The traffic anomaly mechanism 411 and the network-based DoS mechanism 412 can apply different detection and mitigation actions on such types of DoS attacks including, but not limited to, behavioral based analysis, TCP cookie mechanisms, rate limit engines, black lists, and the like. The mechanisms 411 and 412 are the entry stage of the DoSD module 410 and responsible to differentiate between legitimate traffic to DoS attack traffic using at least one or more of the above mentioned techniques. It should be noted that the mechanisms 411 and 412 process packets at layers ¾ which may not be encrypted, in such communication layers for client L4 authentication. As mentioned above, the cryptographic protocols (e.g., SSL) operate in layer 7 (application layer).

The application-based DoS mechanism 413 detects and mitigates the encrypted attacks that misuse application resources, thus handling layer 7 types of DoS/DDoS threats. This is performed in part, using a challenge-response investigation technique discussed in detail below. The handling of the layer 7 threats is performed after completing cryptographic protocol handshake with the CPE 420.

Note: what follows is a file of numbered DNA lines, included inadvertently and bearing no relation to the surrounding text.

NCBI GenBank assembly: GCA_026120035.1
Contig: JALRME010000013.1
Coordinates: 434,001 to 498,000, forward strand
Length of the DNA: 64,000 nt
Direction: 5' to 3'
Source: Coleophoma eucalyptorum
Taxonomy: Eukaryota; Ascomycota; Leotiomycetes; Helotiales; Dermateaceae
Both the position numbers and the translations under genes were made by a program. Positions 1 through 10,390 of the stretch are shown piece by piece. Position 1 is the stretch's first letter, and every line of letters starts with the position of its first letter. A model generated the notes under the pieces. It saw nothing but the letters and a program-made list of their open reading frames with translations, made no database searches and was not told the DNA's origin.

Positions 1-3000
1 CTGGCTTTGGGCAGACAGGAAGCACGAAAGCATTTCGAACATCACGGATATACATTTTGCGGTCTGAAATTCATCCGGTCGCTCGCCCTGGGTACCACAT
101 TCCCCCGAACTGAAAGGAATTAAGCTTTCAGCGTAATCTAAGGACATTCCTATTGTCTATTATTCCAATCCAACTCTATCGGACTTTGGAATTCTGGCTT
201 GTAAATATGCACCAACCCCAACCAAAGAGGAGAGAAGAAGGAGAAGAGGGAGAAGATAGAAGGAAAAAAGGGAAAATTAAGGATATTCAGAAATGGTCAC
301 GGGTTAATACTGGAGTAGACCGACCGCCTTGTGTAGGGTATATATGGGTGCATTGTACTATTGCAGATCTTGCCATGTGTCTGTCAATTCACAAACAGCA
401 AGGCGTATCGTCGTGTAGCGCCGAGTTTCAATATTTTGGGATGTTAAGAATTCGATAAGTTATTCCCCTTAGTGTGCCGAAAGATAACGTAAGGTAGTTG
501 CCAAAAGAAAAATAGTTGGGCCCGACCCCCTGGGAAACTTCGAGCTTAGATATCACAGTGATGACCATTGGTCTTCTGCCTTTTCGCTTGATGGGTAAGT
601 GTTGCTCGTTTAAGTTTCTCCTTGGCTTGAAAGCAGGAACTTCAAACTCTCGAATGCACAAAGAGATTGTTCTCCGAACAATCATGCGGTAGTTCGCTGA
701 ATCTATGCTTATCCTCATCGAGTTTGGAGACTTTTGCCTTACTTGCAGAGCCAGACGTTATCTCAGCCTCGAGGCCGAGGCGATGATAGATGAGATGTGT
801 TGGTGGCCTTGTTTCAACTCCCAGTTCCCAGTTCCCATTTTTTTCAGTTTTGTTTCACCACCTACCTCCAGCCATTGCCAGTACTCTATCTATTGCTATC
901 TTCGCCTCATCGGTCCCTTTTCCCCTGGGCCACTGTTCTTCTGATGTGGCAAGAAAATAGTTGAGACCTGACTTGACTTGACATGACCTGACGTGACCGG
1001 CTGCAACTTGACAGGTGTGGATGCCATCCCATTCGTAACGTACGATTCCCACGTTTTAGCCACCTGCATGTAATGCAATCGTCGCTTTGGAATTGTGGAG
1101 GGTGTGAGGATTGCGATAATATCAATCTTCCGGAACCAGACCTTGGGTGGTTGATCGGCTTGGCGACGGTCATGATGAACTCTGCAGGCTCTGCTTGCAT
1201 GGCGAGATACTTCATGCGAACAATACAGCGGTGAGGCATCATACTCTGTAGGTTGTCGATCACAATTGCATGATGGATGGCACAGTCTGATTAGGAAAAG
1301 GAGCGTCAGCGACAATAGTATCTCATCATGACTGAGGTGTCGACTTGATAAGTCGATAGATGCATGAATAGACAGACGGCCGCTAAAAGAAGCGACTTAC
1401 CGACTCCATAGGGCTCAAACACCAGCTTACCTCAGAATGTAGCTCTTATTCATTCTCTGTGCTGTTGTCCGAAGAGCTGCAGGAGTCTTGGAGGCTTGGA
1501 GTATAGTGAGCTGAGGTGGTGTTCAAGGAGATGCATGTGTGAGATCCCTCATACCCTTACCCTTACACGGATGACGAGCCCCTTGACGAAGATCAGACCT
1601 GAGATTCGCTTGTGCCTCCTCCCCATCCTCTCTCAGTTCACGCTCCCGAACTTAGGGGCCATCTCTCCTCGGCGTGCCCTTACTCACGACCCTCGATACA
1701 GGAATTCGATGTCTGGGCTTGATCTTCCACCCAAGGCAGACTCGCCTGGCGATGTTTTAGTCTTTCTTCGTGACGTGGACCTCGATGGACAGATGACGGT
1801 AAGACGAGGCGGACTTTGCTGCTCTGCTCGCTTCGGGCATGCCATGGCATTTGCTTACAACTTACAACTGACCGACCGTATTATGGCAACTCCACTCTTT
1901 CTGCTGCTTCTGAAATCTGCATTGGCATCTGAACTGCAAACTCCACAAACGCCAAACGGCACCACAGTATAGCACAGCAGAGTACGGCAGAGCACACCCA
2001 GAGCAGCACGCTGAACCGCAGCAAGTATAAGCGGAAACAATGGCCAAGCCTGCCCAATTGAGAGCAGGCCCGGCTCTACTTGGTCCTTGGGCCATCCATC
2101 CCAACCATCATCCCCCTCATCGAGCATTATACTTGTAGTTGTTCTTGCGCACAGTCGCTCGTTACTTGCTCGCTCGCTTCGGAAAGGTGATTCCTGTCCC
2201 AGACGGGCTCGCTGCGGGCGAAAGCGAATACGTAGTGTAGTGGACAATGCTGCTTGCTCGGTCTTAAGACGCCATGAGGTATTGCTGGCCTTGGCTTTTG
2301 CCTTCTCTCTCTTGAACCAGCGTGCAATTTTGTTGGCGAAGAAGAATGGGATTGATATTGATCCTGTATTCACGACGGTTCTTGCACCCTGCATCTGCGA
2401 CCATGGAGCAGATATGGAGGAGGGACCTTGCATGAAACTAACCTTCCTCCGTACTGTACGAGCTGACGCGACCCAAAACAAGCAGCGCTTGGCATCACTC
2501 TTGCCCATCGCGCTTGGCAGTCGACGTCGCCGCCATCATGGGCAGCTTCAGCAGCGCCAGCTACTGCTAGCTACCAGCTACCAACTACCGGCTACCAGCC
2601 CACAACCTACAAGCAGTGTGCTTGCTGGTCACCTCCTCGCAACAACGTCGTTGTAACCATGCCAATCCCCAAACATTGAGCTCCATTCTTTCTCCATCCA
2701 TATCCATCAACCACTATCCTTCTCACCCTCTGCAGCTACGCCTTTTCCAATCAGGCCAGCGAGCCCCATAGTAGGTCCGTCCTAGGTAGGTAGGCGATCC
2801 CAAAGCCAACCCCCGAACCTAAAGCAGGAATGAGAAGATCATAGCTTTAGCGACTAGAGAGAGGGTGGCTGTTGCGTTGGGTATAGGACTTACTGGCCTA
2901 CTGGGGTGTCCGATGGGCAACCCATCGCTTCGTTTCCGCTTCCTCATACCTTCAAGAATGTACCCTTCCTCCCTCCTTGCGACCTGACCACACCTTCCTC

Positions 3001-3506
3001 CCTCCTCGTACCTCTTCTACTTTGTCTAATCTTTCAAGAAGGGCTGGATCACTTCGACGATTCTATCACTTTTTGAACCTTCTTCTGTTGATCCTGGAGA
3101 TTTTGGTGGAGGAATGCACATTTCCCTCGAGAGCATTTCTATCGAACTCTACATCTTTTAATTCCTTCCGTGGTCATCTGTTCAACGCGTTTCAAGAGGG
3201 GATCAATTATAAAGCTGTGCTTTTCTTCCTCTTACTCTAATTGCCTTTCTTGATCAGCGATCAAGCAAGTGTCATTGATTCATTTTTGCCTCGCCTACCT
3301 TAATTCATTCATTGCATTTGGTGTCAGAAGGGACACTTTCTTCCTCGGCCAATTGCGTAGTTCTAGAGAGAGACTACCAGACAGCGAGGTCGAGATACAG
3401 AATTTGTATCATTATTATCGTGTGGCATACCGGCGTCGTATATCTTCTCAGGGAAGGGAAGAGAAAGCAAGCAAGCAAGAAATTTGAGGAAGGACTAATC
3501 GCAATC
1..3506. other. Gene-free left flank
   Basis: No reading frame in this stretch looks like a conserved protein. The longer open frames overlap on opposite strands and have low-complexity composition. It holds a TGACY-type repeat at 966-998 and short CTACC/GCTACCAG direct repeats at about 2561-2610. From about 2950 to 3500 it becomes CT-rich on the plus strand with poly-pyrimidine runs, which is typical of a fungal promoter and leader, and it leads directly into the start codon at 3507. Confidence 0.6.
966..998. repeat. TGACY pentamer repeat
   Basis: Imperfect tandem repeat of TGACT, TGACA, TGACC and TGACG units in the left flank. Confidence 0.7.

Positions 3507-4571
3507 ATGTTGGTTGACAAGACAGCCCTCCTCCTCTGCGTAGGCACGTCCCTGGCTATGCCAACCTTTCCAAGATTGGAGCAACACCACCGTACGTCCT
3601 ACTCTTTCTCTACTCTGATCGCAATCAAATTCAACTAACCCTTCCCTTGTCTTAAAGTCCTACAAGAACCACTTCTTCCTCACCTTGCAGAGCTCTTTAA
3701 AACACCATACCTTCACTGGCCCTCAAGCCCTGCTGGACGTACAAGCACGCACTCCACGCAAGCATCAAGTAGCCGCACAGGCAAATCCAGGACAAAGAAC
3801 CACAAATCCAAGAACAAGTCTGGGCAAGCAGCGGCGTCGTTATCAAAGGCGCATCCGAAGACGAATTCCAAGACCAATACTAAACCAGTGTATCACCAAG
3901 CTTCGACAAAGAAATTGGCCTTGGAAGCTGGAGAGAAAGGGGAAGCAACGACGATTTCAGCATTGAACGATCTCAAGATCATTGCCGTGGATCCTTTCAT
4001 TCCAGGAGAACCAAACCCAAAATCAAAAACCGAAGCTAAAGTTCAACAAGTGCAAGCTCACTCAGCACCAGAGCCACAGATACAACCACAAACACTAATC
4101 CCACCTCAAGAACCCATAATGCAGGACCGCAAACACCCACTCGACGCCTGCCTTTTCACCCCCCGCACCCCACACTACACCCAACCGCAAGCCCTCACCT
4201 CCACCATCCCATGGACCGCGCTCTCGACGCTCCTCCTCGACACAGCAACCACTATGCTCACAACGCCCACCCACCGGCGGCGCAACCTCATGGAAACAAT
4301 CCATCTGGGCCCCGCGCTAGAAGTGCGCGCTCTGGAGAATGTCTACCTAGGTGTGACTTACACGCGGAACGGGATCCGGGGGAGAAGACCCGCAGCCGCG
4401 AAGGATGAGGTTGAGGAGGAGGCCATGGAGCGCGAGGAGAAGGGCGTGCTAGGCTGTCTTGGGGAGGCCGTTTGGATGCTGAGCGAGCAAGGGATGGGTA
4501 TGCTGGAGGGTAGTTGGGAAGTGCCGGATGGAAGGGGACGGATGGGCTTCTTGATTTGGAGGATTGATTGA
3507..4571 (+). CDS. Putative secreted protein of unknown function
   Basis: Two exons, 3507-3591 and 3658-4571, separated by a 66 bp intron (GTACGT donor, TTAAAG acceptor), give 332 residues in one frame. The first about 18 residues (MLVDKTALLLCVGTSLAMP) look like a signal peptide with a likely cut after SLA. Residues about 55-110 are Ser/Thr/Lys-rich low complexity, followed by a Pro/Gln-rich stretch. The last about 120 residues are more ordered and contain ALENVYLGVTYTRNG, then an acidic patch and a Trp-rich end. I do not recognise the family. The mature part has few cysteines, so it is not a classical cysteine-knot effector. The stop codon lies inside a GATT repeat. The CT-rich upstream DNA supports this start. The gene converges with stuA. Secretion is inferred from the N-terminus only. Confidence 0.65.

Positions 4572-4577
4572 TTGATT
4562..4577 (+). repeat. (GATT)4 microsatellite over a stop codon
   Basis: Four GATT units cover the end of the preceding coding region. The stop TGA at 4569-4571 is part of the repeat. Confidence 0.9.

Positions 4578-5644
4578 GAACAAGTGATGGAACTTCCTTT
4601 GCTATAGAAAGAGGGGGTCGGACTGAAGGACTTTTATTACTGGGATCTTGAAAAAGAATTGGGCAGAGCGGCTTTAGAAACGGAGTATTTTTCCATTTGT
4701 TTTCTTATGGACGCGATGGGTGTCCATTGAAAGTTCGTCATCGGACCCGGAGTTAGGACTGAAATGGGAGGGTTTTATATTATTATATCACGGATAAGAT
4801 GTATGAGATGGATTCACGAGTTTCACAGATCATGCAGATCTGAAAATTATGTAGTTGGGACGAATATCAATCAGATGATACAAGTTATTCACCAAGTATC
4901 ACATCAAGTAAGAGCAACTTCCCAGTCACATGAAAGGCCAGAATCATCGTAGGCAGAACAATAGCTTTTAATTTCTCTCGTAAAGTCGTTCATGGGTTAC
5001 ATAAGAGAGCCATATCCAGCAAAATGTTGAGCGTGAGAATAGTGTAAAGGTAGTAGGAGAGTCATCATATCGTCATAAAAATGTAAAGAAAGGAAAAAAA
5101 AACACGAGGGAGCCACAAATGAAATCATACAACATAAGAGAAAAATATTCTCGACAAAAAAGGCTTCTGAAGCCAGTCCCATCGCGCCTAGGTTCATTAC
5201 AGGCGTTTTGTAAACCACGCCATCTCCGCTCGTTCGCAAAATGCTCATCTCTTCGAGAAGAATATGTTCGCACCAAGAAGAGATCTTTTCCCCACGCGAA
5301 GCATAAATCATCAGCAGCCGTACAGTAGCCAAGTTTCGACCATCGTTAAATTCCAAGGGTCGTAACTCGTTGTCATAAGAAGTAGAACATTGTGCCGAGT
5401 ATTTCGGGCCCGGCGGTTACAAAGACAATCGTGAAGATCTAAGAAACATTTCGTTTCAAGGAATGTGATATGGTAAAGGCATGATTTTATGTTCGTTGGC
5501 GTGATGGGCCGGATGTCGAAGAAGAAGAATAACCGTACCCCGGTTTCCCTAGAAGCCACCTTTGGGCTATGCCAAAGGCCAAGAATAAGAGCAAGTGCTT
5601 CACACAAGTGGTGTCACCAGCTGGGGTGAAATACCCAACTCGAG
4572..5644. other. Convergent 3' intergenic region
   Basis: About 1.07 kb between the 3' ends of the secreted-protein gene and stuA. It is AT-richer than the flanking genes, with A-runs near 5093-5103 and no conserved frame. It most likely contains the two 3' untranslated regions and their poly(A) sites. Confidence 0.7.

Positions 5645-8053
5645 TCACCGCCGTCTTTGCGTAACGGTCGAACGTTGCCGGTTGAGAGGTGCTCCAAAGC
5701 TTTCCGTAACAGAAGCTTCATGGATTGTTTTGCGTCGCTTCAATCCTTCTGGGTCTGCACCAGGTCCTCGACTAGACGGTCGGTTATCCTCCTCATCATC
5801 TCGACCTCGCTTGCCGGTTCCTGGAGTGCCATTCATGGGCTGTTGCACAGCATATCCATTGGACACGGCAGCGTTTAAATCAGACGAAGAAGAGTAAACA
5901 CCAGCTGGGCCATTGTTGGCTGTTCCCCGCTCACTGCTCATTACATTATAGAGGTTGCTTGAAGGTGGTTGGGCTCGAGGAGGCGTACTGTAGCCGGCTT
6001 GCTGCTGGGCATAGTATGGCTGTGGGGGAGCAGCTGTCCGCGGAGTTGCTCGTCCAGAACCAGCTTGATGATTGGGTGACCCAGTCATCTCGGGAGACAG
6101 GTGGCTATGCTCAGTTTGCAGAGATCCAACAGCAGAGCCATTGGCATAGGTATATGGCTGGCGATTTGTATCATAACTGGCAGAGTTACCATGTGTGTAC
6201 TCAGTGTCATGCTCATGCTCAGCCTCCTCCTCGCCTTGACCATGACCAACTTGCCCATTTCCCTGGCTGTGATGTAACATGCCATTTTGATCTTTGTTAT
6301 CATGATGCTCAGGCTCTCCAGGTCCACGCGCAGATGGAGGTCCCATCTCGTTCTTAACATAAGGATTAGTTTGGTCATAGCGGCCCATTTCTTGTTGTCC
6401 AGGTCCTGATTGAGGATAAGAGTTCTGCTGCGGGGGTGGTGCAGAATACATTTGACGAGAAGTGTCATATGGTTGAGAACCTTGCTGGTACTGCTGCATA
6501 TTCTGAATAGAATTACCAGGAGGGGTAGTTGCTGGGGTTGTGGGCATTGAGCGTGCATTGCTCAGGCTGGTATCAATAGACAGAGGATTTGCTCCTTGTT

It should be noted that the order of the processing performed by the traffic anomaly mechanism 411, network-based DoS mechanism 412, application-based DoS mechanism 413, and the directed-application DoS attack mechanism 414 is not limited to a specific order. Further, processing by two or more if the mechanisms 411-414 may be performed in parallel.